Gibson was a prime mover behind legislation to make Lyme disease a higher priority for federal research resources. (We urge its passage in the Senate and signature by the president.) He in 2013 played a leading role with his Republican colleagues get the Violence Against Women Act through the House. VAWA brought over $56,000 in federal money to our local Washbourne House shelter for domestic violence victims and their families, as well as over $35,000 for Dutchess’ shelter, the Grace Smith House. He supported the Medicaid waiver for New York, important to our own hospitals here in the city. He helped get the veterans’ home in Kingston off the ground and successfully fought to keep the Social Security office here open at least part-time. He supported the city’s grant applications for help with rebuilding a levy along the Esopus in Uptown and flood remediation downtown. He supported RUPCO’s grant bid from the Department of Housing and Urban Development and worked with RUPCO to get utilities up and running at its Woodstock low-income housing site and with foreclosure help in Ellenville. He co-wrote a bill to allow students eligible for Pell Grants to utilize their grants for college credits earned through early college programs such as those run in the region by Bard and is working with Bard and the city to establish such a program here.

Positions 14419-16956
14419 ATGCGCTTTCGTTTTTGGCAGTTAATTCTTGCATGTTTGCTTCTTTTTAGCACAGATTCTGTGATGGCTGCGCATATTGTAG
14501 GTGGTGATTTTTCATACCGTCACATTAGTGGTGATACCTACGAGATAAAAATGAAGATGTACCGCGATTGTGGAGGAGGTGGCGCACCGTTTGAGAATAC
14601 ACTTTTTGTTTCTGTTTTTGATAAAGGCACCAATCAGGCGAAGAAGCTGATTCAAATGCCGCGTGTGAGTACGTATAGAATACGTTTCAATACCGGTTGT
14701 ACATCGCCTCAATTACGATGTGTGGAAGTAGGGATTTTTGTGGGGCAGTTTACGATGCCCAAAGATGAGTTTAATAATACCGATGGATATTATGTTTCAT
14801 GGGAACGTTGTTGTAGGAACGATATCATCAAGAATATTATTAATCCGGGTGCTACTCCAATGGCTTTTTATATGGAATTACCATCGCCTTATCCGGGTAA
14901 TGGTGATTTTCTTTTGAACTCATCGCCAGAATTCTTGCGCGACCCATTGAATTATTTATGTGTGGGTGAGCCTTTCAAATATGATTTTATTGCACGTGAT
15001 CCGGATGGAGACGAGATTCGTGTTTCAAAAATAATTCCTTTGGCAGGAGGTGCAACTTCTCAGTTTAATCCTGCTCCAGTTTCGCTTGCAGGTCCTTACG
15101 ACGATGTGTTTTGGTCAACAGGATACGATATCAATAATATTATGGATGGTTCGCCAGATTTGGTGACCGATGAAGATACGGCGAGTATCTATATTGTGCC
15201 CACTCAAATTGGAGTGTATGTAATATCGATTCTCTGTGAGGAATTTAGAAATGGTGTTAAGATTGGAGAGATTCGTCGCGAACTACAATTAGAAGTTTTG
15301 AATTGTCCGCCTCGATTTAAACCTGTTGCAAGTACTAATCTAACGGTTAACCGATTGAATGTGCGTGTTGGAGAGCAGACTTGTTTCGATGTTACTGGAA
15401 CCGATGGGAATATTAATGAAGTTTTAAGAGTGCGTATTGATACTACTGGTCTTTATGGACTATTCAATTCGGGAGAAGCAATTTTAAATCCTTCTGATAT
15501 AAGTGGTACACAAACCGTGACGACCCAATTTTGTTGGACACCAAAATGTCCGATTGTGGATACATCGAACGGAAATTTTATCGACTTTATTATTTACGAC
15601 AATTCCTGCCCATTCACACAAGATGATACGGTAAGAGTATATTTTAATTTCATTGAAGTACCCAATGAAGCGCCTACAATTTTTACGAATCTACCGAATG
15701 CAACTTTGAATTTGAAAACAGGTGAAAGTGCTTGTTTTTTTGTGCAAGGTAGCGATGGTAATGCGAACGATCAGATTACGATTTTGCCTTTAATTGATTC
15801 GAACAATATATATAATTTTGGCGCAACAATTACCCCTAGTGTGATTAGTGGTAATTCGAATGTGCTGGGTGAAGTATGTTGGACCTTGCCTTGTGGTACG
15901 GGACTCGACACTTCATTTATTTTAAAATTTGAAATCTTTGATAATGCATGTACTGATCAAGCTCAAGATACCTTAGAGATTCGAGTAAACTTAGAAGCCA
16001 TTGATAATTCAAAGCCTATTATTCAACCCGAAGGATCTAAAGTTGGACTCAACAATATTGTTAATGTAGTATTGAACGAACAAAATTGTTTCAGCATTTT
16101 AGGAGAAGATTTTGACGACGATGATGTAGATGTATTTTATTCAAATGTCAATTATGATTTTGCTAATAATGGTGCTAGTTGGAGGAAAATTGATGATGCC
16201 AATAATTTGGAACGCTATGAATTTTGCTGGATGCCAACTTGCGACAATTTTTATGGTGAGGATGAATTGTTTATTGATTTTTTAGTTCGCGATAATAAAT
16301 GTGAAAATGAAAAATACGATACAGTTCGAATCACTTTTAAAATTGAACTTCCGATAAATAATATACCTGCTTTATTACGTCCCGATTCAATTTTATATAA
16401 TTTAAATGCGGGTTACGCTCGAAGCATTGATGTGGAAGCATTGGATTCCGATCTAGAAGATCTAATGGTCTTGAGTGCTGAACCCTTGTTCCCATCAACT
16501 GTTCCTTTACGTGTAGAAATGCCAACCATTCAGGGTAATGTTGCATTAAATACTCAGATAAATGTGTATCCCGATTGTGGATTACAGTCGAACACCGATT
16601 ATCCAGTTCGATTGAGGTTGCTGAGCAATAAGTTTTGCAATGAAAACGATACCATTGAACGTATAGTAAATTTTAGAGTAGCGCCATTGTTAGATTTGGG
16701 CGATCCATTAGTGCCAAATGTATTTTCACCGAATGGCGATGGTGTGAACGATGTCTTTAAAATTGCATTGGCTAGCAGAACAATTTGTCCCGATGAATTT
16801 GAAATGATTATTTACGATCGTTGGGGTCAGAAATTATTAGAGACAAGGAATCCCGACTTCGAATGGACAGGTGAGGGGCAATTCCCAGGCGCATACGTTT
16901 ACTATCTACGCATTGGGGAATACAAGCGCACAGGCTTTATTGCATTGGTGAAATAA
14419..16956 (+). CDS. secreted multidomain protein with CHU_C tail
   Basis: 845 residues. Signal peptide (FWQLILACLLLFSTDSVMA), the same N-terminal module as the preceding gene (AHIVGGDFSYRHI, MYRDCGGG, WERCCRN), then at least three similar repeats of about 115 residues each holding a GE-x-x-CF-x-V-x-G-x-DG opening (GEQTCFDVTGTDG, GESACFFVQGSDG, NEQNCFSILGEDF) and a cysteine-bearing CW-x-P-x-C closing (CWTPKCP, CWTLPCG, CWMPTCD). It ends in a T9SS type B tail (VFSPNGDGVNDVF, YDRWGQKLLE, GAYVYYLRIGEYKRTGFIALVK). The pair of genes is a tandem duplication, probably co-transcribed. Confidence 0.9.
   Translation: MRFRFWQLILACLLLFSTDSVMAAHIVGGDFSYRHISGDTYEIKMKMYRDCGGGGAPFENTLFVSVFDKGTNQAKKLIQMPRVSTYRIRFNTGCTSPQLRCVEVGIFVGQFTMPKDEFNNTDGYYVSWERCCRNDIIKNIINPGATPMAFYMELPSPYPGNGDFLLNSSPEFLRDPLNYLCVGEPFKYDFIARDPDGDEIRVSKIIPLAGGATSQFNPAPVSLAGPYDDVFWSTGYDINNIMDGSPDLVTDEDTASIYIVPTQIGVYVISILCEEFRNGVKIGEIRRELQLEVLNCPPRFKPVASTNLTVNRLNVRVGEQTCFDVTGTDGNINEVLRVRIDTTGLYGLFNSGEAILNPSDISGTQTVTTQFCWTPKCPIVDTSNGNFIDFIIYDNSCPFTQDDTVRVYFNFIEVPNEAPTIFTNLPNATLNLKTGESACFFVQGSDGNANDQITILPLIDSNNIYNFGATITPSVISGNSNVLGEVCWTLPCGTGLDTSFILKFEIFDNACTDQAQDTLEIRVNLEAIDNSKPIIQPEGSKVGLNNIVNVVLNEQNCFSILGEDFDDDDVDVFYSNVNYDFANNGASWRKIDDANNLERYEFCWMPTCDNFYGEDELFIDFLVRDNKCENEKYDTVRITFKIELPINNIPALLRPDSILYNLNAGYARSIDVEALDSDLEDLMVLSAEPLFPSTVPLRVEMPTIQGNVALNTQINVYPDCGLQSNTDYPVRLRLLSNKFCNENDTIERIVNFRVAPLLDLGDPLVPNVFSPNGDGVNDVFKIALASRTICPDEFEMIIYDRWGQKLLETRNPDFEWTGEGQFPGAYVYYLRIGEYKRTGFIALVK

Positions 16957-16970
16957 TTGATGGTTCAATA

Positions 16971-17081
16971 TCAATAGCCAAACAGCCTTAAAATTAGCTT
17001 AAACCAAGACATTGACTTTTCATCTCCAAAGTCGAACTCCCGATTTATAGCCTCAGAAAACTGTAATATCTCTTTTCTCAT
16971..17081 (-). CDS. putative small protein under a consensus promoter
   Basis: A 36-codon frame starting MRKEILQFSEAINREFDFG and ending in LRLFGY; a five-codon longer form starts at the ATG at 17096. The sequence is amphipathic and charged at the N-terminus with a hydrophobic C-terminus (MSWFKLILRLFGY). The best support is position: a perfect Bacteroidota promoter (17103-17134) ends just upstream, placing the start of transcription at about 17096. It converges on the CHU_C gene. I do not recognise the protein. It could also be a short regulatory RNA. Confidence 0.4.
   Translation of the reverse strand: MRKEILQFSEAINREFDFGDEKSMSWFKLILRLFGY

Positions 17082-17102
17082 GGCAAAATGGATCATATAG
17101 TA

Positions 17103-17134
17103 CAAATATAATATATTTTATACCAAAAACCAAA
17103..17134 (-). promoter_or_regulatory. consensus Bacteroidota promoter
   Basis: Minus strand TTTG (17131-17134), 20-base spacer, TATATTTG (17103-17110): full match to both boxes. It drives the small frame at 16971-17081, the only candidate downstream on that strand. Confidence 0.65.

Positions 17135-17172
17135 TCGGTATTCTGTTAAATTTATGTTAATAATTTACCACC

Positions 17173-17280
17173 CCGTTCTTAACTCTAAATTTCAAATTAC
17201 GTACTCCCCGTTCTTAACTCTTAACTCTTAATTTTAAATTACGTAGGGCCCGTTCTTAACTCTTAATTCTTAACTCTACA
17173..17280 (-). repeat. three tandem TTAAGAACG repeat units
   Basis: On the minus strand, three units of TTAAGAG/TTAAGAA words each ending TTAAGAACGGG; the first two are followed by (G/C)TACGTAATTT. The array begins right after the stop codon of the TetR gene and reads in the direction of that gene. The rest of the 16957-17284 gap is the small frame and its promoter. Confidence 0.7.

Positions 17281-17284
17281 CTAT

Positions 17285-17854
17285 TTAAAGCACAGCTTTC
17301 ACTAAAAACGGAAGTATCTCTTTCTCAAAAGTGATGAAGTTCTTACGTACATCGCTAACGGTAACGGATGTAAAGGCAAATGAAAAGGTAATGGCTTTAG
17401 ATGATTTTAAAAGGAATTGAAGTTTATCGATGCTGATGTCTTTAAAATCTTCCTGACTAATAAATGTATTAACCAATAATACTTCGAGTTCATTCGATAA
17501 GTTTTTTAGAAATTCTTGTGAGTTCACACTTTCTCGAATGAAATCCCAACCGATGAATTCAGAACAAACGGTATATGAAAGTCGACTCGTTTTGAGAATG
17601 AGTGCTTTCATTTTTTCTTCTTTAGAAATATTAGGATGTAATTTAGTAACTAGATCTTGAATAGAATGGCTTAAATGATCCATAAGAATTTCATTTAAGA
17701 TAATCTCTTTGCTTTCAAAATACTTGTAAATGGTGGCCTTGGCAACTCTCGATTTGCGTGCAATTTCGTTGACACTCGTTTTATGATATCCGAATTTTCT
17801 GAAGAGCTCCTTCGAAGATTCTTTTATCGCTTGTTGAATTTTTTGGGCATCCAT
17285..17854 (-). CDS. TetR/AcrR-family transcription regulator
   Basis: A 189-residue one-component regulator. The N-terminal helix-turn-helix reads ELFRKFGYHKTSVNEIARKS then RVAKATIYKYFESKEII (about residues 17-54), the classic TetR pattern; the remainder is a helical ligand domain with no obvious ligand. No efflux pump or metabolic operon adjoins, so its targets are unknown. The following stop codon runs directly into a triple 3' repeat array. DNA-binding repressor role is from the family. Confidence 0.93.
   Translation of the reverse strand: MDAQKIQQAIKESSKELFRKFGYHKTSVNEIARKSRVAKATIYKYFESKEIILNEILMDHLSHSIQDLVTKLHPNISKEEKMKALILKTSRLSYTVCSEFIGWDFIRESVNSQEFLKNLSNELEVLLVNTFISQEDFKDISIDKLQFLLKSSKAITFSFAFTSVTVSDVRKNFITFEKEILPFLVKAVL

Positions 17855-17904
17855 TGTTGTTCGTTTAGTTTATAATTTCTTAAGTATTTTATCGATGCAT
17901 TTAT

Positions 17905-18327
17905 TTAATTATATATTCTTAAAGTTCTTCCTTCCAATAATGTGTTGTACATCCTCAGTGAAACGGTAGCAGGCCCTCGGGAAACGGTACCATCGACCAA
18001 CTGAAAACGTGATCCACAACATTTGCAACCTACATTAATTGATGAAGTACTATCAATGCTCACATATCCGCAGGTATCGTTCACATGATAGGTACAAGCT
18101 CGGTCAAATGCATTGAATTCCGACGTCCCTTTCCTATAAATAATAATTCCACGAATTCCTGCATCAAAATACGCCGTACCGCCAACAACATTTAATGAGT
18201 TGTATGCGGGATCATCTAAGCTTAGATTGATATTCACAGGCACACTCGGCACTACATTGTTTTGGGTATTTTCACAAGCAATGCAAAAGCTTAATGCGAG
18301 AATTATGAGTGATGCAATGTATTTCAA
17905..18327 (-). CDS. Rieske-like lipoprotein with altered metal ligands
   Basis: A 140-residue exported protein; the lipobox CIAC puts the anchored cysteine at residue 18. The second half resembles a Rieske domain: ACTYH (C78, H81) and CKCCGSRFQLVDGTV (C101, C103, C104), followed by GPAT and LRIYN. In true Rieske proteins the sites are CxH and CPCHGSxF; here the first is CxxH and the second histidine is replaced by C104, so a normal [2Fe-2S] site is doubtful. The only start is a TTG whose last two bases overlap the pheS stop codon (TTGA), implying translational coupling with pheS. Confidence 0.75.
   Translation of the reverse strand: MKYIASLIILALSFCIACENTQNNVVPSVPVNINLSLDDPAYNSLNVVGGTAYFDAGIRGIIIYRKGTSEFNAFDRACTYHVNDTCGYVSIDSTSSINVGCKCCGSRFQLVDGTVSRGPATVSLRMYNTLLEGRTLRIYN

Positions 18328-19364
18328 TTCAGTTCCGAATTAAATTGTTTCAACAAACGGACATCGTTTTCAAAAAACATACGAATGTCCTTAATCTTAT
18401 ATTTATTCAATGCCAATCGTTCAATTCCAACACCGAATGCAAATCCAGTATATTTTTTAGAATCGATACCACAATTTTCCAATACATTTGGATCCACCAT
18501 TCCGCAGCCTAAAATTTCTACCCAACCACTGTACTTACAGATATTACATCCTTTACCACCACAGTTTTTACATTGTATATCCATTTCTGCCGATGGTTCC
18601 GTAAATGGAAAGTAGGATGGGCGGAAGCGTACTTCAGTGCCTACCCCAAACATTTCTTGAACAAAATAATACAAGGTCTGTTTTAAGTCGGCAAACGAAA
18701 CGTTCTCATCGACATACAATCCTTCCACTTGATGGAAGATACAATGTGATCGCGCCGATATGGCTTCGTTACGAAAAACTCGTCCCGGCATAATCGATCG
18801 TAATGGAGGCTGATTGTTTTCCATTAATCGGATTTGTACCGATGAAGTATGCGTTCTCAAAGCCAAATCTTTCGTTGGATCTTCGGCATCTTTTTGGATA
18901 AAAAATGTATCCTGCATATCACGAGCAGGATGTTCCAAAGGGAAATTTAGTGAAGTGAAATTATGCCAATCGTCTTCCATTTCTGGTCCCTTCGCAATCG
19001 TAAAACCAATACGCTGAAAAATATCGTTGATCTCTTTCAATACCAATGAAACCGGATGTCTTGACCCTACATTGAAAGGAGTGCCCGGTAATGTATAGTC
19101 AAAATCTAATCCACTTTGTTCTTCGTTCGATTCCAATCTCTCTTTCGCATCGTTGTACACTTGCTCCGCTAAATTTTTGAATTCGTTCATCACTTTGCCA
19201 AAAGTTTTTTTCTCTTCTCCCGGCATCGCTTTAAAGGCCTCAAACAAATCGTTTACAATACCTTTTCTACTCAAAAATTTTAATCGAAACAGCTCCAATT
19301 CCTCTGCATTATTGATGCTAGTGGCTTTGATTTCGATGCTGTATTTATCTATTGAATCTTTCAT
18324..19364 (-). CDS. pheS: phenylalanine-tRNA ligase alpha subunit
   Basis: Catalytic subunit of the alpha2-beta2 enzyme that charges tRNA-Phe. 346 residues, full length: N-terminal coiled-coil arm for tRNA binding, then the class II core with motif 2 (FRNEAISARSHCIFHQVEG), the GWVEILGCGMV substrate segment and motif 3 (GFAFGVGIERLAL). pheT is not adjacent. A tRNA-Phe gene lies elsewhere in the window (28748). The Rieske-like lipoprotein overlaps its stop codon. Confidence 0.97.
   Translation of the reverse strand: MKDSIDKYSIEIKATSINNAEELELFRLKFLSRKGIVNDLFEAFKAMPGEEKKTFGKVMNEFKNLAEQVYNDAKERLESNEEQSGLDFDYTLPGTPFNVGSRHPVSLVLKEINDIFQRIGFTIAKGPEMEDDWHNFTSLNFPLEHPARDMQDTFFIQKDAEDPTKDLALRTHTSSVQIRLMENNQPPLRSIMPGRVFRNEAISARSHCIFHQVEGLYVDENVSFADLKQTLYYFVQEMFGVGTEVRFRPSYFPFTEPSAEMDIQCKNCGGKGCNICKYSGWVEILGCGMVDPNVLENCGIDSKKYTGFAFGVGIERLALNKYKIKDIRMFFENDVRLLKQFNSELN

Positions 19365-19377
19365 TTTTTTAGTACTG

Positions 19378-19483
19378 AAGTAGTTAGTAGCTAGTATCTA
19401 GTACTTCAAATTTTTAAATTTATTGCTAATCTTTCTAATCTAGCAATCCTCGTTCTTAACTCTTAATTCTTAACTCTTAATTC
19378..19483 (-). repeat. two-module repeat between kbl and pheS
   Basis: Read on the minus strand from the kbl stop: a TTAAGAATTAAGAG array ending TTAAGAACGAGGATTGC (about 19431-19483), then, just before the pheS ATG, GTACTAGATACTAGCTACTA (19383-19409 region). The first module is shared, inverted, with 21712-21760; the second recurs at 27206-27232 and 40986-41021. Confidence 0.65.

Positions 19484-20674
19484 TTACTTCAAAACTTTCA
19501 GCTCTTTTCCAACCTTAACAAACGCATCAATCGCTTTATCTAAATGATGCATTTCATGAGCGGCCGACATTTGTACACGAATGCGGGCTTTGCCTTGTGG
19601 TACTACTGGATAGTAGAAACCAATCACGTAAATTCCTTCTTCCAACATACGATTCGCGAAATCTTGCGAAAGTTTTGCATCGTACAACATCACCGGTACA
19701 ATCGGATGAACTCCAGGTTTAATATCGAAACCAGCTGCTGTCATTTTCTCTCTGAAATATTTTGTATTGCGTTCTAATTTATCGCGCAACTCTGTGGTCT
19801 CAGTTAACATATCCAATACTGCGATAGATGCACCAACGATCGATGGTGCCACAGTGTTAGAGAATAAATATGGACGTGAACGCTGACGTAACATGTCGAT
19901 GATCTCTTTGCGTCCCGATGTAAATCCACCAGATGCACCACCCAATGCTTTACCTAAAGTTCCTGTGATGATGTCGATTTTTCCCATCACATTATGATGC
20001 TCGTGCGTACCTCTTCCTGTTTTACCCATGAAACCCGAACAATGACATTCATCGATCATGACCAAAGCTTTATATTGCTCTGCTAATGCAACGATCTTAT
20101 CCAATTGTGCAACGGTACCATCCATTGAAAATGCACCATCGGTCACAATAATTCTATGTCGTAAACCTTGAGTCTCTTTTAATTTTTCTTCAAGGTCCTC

Advertisement

He got $500,000 in the budget for the Hudson Valley National Area Heritage Corridor, money that will support tourism and preservation of historic sites.